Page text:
Age-Appropriate Jobs for 10-Year-Olds
Ten-year-olds are just entering the tween years, and many believe it's time for them to be treated like a big kid. They're definitely looking for more independence but aren't quite mature enough for a lot of the responsibility that goes along with it.
Still, 10-year-olds aren't too young to get an introduction to working and earning a little of their own money. It should be clear to them how they'll be allowed to spend that money, and that school is always their top priority. But 10 is a good age to start educating kids about the value of money and how much things cost.
You'll want to start small, and figure out which job might be a good fit for your 10-year-old's personality and maturity level. Whenever possible, a test-run or trial period is a good idea. But there are plenty of tasks and odd jobs that are suitable for kids this age.
Most of these jobs won't have a set pay scale, so try to find out what the going rate is in your neighborhood for pre-teens. Like any job, the more difficult and time-consuming the work is, the more likely it will pay better.
While your child is probably still a year or two away from being old enough to babysit unsupervised, being a parent's helper could be a great way to get started. Your child can help care for younger children, while a parent is still at home, but busy with other tasks.
To determine if your 10-year-old is ready for this job, you'll want to make sure you know any family your child helps, and visit the home before your child starts work.
A lawnmower is probably a little too much for a 10-year-old to handle, but that doesn't mean they can't help out in the yard. Raking leaves, watering flowers, and spreading mulch could easily be done by a 10-year-old who likes the outdoors.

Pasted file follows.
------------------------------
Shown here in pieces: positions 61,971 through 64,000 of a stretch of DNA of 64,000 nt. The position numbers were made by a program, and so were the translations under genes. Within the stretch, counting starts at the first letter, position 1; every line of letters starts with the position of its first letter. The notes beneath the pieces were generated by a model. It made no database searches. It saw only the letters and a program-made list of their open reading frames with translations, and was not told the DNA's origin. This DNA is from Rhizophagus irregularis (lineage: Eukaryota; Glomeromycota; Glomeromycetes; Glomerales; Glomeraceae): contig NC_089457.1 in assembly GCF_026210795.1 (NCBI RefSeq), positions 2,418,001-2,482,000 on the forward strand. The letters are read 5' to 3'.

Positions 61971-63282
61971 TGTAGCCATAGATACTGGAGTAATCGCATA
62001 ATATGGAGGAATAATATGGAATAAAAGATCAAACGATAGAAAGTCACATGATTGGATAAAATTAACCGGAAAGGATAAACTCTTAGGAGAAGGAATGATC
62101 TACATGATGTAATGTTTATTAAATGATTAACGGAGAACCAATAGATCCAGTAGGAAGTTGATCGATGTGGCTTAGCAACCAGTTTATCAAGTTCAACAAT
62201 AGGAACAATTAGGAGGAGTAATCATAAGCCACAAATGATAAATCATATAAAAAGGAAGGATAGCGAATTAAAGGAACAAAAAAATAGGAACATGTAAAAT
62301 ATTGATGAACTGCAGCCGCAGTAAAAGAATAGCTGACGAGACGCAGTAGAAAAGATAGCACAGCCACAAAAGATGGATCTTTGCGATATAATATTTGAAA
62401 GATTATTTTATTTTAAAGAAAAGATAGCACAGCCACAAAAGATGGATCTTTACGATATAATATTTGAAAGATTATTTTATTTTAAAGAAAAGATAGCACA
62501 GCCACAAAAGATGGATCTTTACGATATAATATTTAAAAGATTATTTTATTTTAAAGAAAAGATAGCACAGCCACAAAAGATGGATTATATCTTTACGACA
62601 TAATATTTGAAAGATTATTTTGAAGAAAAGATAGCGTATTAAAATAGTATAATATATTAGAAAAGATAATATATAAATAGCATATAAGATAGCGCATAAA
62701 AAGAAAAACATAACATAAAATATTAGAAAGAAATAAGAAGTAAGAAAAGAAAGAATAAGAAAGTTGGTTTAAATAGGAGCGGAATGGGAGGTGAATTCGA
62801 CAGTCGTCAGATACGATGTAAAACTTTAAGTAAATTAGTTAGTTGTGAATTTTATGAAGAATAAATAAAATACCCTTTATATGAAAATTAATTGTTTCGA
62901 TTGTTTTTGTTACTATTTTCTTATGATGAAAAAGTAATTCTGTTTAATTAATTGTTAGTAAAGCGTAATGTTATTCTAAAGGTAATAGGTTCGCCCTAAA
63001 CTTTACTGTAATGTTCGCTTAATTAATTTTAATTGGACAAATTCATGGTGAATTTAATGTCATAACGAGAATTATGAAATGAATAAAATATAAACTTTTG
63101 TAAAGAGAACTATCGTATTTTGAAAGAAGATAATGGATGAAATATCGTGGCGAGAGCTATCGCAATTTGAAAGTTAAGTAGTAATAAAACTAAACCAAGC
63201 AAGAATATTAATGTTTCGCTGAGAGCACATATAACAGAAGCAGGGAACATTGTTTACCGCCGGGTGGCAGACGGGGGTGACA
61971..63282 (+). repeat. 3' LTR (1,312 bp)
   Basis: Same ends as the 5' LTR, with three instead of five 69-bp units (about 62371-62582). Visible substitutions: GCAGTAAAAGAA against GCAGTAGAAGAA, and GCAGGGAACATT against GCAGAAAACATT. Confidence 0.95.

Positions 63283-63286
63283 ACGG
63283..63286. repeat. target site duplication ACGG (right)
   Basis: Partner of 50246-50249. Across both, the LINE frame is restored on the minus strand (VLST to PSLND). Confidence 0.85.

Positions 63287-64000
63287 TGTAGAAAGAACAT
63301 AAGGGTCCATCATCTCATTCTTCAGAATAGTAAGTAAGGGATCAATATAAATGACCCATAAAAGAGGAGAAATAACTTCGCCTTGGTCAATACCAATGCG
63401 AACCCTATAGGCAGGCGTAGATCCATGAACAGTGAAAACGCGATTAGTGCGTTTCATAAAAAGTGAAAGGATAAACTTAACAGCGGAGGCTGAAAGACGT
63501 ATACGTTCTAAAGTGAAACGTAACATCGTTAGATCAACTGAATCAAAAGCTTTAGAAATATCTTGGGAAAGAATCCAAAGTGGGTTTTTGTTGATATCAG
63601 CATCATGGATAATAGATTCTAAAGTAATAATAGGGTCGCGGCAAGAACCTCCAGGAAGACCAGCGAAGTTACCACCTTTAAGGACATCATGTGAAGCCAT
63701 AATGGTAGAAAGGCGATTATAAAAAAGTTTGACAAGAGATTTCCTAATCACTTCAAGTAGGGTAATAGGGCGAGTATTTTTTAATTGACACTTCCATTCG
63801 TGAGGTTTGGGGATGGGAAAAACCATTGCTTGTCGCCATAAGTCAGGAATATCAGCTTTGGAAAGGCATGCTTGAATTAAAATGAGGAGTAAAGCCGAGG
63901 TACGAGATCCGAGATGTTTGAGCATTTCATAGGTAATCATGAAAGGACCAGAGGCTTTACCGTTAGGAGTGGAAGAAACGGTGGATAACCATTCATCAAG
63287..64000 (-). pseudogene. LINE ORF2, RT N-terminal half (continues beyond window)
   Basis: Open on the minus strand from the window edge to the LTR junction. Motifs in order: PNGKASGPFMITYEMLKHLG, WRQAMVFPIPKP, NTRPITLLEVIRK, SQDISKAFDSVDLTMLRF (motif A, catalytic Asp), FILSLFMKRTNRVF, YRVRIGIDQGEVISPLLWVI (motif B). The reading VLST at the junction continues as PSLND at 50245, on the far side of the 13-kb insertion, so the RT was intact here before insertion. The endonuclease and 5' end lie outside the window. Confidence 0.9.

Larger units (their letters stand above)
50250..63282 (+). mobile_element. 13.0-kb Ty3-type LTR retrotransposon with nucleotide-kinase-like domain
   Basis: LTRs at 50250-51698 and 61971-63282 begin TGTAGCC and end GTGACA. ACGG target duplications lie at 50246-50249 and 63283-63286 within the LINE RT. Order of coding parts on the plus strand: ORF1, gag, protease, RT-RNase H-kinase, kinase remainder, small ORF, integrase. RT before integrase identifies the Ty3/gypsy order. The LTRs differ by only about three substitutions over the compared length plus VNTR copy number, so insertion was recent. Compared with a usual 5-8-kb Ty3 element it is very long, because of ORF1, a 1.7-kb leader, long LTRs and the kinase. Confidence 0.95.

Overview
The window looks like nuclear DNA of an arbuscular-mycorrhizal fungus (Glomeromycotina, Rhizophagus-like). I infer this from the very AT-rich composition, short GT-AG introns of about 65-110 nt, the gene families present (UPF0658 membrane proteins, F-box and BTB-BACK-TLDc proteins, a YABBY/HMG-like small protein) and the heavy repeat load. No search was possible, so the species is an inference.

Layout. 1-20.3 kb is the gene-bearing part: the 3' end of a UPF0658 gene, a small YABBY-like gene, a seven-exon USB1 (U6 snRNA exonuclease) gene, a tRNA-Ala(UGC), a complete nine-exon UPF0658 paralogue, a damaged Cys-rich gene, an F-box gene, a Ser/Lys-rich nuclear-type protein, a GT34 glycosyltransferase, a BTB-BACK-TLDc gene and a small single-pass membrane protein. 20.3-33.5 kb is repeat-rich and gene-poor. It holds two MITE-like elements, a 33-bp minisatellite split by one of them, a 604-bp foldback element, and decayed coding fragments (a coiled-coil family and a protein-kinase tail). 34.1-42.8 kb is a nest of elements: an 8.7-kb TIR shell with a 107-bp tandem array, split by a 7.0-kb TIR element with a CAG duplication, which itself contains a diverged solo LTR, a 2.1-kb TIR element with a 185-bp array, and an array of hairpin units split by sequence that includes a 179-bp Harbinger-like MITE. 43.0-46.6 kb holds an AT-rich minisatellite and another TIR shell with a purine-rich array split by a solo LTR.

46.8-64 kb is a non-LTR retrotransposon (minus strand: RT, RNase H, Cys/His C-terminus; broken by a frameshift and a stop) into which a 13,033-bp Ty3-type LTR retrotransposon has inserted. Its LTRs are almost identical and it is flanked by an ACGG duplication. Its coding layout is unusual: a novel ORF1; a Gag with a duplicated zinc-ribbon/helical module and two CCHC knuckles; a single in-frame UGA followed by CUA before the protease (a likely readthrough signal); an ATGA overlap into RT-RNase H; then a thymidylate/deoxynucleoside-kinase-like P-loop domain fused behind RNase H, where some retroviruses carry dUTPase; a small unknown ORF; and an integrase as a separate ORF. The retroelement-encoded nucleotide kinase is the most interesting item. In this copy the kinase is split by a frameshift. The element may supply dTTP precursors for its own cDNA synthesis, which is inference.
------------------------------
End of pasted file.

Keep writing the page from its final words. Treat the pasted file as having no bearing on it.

Before they get started in other people's yards, get your child familiar with how to operate a garden hose, how to rake leaves, and how to identify things like poison ivy or poison oak, so they know to steer clear.
Depending on the child, a 10-year-old may be able to walk one dog at a time. It would be a task that you'll want to let them try out with an adult supervising, to make sure they can handle it. If they're not quite strong enough or otherwise not ready, they could act as an assistant to the dog walker, helping with things like cleaning up after the dog.
If there's a neighbor your family knows well who will be out of town, your 10-year-old may be able to pitch in and help. Feeding a dog or cat (and making sure they have fresh water), as well as picking up newspapers or mail are good jobs for kids this age.
Before your child starts the job, make sure you're familiar with the house, and the pets your child will be caring for.
While you may want to tie required chores to an allowance, there are probably many additional chores your child could do (and would do) if paid. Often, young children enjoy messy jobs that adults would rather avoid. Some options include car washing, dusting, cleaning outdoor furniture, and prepping foods for cooking (peeling apples, for example). Because your child is young, he or she will need instruction and some one-on-one coaching before being left alone to complete the job.